New study on exercise: Women improve their cardiovascular health in less time than men

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Women can exercise less frequently than men and achieve better results in terms of improving their cardiovascular health, a new study has found. writes "Euronews".

Researchers analyzed physical activity data from more than 412.000 adults in the United States over a 20-year period.

They found that men benefited the most from physical activity such as brisk walking or cycling if they did it five hours a week, but if they exercised more than that – the improvement in cardiovascular status stagnated.

On the other hand, women achieved the same benefits from exercise as male subjects even with just 140 minutes per week, or just under two and a half hours. They would achieve even better results if they exercised up to five hours a week. Then they also have the most benefits, and during that time they stagnate.

When it came to strength training, men benefited the most from three workouts per week, while women achieved equal heart health benefits from just one workout per week.

The obtained results were published in the Journal of the American College of Cardiology.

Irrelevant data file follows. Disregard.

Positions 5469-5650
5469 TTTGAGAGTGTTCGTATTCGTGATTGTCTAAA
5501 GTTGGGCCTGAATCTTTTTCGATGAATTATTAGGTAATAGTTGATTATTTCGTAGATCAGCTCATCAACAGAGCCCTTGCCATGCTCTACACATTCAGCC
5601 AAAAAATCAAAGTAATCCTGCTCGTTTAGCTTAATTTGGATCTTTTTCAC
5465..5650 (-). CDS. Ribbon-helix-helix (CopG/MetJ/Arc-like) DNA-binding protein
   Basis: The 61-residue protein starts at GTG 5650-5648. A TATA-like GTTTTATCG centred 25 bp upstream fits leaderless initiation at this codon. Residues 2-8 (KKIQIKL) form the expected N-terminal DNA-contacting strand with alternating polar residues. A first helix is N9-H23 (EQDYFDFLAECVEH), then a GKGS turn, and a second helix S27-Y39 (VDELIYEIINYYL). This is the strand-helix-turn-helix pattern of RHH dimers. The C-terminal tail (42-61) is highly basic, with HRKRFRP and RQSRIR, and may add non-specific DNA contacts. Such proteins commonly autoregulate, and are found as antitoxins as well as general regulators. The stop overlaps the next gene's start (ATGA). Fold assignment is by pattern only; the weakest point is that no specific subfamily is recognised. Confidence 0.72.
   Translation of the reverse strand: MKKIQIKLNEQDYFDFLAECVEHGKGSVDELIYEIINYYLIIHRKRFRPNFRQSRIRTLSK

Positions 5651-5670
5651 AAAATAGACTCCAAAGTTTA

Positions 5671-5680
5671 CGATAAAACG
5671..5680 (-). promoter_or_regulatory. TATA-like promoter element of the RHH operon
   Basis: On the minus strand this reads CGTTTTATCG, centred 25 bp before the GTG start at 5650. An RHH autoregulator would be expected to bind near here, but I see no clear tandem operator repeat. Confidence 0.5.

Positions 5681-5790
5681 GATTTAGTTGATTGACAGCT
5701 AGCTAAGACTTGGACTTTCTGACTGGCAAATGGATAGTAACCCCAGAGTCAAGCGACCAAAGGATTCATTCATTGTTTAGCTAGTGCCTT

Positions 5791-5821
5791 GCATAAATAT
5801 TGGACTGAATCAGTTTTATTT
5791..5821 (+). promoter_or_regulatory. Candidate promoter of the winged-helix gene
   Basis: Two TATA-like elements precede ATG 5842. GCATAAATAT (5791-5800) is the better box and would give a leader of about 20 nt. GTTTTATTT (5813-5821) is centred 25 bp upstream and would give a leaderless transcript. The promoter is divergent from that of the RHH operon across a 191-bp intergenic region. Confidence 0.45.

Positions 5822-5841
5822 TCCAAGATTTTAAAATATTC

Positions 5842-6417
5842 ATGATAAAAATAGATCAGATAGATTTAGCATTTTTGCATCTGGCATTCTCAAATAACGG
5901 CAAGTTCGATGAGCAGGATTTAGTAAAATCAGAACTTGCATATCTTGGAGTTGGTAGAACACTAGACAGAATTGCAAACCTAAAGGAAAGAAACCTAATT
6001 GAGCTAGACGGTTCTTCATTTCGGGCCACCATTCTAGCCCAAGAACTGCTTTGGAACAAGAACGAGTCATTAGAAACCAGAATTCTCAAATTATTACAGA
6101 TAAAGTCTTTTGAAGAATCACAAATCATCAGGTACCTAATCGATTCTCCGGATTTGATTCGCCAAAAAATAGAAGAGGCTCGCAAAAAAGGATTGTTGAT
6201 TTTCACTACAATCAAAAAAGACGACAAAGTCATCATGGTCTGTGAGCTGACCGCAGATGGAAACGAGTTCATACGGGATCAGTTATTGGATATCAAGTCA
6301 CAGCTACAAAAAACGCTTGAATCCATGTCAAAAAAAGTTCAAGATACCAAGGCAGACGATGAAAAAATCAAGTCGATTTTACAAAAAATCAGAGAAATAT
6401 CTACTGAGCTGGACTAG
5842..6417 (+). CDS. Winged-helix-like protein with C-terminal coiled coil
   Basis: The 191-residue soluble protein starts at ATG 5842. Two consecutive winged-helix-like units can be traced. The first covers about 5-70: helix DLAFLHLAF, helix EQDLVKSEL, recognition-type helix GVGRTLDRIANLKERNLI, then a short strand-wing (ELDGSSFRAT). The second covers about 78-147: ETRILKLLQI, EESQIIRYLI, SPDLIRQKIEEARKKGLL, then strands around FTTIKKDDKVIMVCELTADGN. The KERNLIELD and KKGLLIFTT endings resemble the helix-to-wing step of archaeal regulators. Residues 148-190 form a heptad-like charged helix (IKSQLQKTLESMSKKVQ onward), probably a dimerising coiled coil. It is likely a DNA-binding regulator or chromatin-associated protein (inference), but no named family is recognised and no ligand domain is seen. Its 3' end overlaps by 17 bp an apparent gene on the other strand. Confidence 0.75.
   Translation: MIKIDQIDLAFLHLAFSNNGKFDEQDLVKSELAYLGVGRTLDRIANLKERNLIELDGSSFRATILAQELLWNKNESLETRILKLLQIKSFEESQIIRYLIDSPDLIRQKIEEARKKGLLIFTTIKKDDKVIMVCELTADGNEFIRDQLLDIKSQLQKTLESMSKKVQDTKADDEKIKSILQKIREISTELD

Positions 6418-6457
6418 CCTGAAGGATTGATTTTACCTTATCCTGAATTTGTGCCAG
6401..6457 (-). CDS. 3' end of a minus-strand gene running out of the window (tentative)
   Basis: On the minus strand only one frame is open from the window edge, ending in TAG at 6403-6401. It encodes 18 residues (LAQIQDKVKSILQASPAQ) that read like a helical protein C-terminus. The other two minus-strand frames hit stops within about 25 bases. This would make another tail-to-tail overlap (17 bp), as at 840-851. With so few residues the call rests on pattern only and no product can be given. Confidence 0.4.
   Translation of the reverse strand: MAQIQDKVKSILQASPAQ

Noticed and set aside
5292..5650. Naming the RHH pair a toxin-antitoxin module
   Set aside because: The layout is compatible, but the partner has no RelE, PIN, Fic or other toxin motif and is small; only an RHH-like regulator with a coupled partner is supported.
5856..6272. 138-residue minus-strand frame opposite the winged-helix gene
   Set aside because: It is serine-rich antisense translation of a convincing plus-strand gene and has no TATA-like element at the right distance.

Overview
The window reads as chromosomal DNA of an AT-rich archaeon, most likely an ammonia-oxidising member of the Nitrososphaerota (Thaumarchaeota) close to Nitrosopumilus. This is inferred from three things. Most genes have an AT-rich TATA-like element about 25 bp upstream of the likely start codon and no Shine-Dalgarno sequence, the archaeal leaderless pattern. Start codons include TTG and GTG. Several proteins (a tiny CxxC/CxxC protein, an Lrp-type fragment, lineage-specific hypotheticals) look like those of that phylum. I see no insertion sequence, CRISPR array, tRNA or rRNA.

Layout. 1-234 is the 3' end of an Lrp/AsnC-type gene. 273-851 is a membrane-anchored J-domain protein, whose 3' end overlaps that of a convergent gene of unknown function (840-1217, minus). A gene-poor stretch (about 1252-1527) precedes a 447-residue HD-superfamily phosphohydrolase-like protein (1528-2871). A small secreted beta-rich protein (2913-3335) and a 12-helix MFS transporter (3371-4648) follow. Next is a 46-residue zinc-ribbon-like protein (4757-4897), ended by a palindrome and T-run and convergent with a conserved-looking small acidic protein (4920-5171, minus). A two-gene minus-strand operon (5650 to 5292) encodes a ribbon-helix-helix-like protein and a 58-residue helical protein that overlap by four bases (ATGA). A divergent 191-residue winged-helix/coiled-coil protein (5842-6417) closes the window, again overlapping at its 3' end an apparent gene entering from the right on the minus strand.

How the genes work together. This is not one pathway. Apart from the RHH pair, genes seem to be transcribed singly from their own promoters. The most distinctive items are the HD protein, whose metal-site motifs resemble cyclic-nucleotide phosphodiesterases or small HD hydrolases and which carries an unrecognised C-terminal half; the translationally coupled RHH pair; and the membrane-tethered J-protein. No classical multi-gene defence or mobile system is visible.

"For all adults who engaged in any kind of regular physical activity, compared to those who were inactive, the risk of premature death was predictably lower," said Suzanne Cheng, a professor of cardiology at the US Academy of Medicine's Schmidt Heart Institute. Cedars-Sinai.

Photo: Unsplash / Jonathan Borba

According to Britain's National Health Agency, exercise is considered a "miracle drug" thanks to its ability to reduce the risk of various conditions - from heart disease, type 2 diabetes and cancer.

The recommendation for adults between the ages of 18 and 64 is to have either 150 minutes of moderate-intensity activity per week or 75 minutes of vigorous-intensity physical activity.

However, there is a difference between men and women in terms of frequency of exercise.

About 45 percent of men in the European Union play sports or exercise at least once a week, compared to just 37 percent of women.

"Historically and statistically, women have less significant physical activity compared to men. The beauty of this study is the realization that women can benefit more from every minute of moderate and vigorous activity compared to men," concluded Marta Gulati, professor of cardiology at the Schmidt Heart Institute at Cedars-Sinai Medical Center. .

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